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Date:   Fri, 24 Jan 2020 14:16:03 +0900
From:   Taehee Yoo <ap420073@...il.com>
To:     Jakub Kicinski <kuba@...nel.org>
Cc:     Jakub Kicinski <jakub.kicinski@...ronome.com>,
        David Miller <davem@...emloft.net>,
        Netdev <netdev@...r.kernel.org>, Jiri Pirko <jiri@...nulli.us>
Subject: Re: [PATCH net 1/5] netdevsim: fix a race condition in netdevsim operations

On Wed, 15 Jan 2020 at 23:16, Jakub Kicinski <kuba@...nel.org> wrote:
>

Hi Jakub!

> On Wed, 15 Jan 2020 00:26:22 +0900, Taehee Yoo wrote:
> > On Sun, 12 Jan 2020 at 23:19, Jakub Kicinski wrote:
> > Hi Jakub,
> > Thank you for your review!
>
> Thank you for fixing these tricky bugs! :)
>
> > > Perhaps the entire bus dev structure should be freed from release?
> >
> > I tested this like this.
> >
> > @@ -146,6 +161,8 @@ static void nsim_bus_dev_release(struct device *dev)
> >         struct nsim_bus_dev *nsim_bus_dev = to_nsim_bus_dev(dev);
> >
> >         nsim_bus_dev_vfs_disable(nsim_bus_dev);
> > +       ida_free(&nsim_bus_dev_ids, nsim_bus_dev->dev.id);
> > +       kfree(nsim_bus_dev);
> >  }
> > @@ -300,8 +320,6 @@ nsim_bus_dev_new(unsigned int id, unsigned int port_count)
> >  static void nsim_bus_dev_del(struct nsim_bus_dev *nsim_bus_dev)
> >  {
> >         device_unregister(&nsim_bus_dev->dev);
> > -       ida_free(&nsim_bus_dev_ids, nsim_bus_dev->dev.id);
> > -       kfree(nsim_bus_dev);
> >  }
> >
> > It works well. but I'm not sure this is needed.
>
> My concern is that process A opens a sysfs file (eg. numvfs) then
> process B deletes the device, but process A still has a file descriptor
> (and device reference) so it may be able to write/read the numvfs file
> even though nsim_bus_dev was already freed.
>

If I understood kernfs correctly, kernfs internally avoid this situation.
a) When kernfs file is being removed, it waits for all users who are
operating this file(open/read/write, etc...)
b) When kernfs file is removed, the file is disallowed to be used.
c) Opened kernfs file descriptor also will be disallowed to use anymore.
d) File remove routine is finished, resources are freed.
So, user-after-free case couldn't occur.
The below piece of code is kernfs synchronize code.

static void kernfs_drain(struct kernfs_node *kn)
{
 ...
        wait_event(root->deactivate_waitq,
                   atomic_read(&kn->active) == KN_DEACTIVATED_BIAS);
 ...
}

static ssize_t kernfs_fop_write(struct file *file, const char __user *user_buf,
                                size_t count, loff_t *ppos)
{
 ...
        if (!kernfs_get_active(of->kn)) {
                mutex_unlock(&of->mutex);
                len = -ENODEV;
                goto out_free;
        }

        ops = kernfs_ops(of->kn);
        if (ops->write)
                len = ops->write(of, buf, len, *ppos);
        else
                len = -EINVAL;

        kernfs_put_active(of->kn);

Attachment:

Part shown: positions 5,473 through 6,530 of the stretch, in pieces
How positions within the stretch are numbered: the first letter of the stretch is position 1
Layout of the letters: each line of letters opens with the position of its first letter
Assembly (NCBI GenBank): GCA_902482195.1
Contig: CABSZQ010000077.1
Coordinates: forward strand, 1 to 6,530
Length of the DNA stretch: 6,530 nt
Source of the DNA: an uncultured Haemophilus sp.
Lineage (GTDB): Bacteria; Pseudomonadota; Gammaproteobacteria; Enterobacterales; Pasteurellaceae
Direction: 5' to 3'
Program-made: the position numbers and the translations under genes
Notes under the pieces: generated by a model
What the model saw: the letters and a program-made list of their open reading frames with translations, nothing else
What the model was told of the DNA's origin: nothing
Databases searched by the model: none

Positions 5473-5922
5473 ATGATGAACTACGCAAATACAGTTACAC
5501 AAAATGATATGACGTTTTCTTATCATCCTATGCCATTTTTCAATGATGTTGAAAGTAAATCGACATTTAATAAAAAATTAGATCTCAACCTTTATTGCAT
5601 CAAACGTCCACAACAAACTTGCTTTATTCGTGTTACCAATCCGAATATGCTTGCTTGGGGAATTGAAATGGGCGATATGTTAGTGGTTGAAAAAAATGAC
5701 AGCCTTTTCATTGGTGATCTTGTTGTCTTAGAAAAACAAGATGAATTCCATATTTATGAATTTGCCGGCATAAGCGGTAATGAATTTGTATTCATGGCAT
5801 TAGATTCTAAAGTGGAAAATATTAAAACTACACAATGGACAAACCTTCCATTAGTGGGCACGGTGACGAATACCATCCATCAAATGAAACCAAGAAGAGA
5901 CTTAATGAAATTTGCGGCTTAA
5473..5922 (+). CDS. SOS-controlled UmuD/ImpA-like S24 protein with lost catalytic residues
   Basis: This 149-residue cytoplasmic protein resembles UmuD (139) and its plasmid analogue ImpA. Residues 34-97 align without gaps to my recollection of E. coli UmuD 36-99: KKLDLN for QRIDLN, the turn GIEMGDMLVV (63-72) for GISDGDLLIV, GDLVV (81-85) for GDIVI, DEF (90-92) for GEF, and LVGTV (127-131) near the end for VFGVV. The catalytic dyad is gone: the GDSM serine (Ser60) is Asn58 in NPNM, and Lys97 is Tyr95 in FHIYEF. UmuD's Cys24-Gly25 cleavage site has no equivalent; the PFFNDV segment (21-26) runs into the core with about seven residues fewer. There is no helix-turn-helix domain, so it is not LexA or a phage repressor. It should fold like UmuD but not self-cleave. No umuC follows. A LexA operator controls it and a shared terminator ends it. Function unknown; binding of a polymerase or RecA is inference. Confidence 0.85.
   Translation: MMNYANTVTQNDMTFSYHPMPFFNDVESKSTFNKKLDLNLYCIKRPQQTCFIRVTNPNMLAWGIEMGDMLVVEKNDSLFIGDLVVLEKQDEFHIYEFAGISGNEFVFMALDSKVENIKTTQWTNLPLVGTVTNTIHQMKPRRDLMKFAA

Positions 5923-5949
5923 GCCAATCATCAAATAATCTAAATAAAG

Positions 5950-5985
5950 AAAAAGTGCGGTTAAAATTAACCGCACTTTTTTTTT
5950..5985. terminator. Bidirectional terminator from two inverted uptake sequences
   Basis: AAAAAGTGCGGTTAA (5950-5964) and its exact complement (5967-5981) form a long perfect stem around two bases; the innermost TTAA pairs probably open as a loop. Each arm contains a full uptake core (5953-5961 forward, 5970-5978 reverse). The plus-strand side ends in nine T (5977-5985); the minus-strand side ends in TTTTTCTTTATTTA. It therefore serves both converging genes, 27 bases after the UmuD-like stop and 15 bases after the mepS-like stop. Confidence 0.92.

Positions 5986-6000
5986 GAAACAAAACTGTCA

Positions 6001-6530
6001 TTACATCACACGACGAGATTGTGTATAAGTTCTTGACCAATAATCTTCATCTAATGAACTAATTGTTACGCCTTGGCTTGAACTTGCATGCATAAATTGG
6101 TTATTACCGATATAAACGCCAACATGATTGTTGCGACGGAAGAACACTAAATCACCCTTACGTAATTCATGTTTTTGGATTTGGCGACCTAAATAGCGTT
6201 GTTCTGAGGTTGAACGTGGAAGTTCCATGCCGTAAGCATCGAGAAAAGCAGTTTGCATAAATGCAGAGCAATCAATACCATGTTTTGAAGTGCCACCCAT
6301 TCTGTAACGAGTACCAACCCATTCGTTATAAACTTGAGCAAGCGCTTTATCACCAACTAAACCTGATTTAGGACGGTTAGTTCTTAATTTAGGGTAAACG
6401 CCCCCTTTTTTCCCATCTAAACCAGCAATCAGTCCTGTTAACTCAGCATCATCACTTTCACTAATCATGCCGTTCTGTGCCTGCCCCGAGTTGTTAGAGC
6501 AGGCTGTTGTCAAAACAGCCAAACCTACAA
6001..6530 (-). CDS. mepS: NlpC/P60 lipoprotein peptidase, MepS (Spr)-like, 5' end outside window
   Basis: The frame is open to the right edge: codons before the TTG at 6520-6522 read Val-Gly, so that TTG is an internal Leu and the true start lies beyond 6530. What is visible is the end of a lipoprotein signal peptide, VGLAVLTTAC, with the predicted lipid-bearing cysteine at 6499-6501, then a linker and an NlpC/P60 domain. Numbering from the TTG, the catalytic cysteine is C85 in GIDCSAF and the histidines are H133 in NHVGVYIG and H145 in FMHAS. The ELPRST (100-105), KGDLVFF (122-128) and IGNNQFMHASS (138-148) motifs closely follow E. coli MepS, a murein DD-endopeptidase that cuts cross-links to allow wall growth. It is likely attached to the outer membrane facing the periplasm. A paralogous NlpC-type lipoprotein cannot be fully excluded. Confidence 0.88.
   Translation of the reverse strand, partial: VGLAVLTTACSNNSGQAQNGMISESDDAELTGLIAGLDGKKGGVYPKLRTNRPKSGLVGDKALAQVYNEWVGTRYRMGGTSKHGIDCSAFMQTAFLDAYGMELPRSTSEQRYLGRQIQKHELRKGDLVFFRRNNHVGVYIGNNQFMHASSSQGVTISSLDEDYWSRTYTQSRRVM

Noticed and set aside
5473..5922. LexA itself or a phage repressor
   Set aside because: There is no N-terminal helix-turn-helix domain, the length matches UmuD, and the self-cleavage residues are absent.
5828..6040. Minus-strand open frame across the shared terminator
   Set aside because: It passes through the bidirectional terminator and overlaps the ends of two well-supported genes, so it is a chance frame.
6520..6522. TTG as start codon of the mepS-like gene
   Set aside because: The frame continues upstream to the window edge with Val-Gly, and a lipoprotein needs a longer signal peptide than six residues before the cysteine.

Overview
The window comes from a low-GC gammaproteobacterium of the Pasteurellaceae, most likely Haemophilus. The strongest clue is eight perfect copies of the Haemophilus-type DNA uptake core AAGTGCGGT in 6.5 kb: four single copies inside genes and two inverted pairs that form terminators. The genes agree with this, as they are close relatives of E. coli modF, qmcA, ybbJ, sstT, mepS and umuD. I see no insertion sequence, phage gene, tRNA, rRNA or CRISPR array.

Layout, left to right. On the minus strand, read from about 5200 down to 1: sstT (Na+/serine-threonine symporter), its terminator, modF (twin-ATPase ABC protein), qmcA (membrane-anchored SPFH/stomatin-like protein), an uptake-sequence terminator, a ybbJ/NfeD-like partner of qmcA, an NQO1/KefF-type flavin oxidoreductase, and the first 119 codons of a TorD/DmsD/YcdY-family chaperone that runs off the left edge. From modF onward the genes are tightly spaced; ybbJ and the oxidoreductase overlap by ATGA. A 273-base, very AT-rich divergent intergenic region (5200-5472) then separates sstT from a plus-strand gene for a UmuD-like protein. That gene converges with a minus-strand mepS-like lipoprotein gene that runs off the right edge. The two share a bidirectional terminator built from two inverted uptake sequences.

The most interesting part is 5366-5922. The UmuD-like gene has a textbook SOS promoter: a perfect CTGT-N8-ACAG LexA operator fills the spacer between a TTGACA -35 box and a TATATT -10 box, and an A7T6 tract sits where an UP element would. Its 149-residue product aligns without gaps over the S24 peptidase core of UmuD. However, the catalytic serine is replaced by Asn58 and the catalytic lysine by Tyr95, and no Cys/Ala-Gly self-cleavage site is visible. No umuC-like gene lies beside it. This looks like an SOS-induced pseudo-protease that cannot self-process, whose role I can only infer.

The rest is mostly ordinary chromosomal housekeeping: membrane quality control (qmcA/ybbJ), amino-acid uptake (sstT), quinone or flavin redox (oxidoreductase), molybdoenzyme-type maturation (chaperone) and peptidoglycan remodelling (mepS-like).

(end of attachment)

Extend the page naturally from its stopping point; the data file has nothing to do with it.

...
}

void kernfs_put_active(struct kernfs_node *kn)
{
 ...
        v = atomic_dec_return(&kn->active);
        if (likely(v != KN_DEACTIVATED_BIAS))
                return;

        wake_up_all(&kernfs_root(kn)->deactivate_waitq);
}

I have tested this code, it works well.

> I may very well be wrong, and something else may be preventing this
> condition. It's just a bit strange to see release free an internal
> sub-structure, while the main structure is freed immediately..
>

I didn't think about ordering of resource release routine.
So I took a look at the release routine.

del_device_store()
    nsim_bus_dev_del()
        nsim_bus_dev_del()
            kobject_put()
                device_release()
                    nsim_bus_dev_release()
                        kfree(nsim_bus_dev->vconfigs)
    kfree(nsim_bus_dev)

Before freeing nsim_bus_dev, all resources are freed in the
device_unregister(). So, I think it's safe.

> > > >       unsigned int num_vfs;
> > > >       int ret;
> > > >
> > > > +     if (!mutex_trylock(&nsim_bus_dev_ops_lock))
> > > > +             return -EBUSY;
> > >
> > > Why the trylocks? Are you trying to catch the races between unregister
> > > and other ops?
> > >
> >
> > The reason is to avoid deadlock.
> > If we use mutex_lock() instead of mutex_trylock(), the below message
> > will be printed and actual deadlock also appeared.
>
> > [  426.907883][  T805]  Possible unsafe locking scenario:
> > [  426.907883][  T805]
> > [  426.908715][  T805]        CPU0                    CPU1
> > [  426.909312][  T805]        ----                    ----
> > [  426.909902][  T805]   lock(kn->count#170);
> > [  426.910372][  T805]
> > lock(nsim_bus_dev_ops_lock);
> > [  426.911277][  T805]                                lock(kn->count#170);
> > [  426.912032][  T805]   lock(nsim_bus_dev_ops_lock);
>
> > Locking ordering of {new/del}_device() and {new/del}_port is different.
> > So, a deadlock could occur.
>
> Hm, we can't use the same lock for the bus ops and port ops.
> But the port ops already take port lock, do we really need
> another lock there?
>

A synchronize routine is needed.
new_port() and del_port() operations access many device resources.
It could be used even before resources are allocated or initialized.
So, new_port() and del_port() should be allowed to use after resources
are initialized. But sriov_numvfs() doesn't use uninitialized resource
so it doesn't make any problem.

If a simple flag variable is used, we can avoid using a trylock.
The flag is set after resources are initialized.
So if new_port() and del_port() check the flag, it doesn't access
uninitialized resources.

I would like to try to avoid using trylock.

> Also does nsim_bus_exit() really need to iterate over devices to remove
> them? Does core not do it for us?

I couldn't find the logic, which remove devices.
So I think it's needed.

Thank you!
Taehee Yoo

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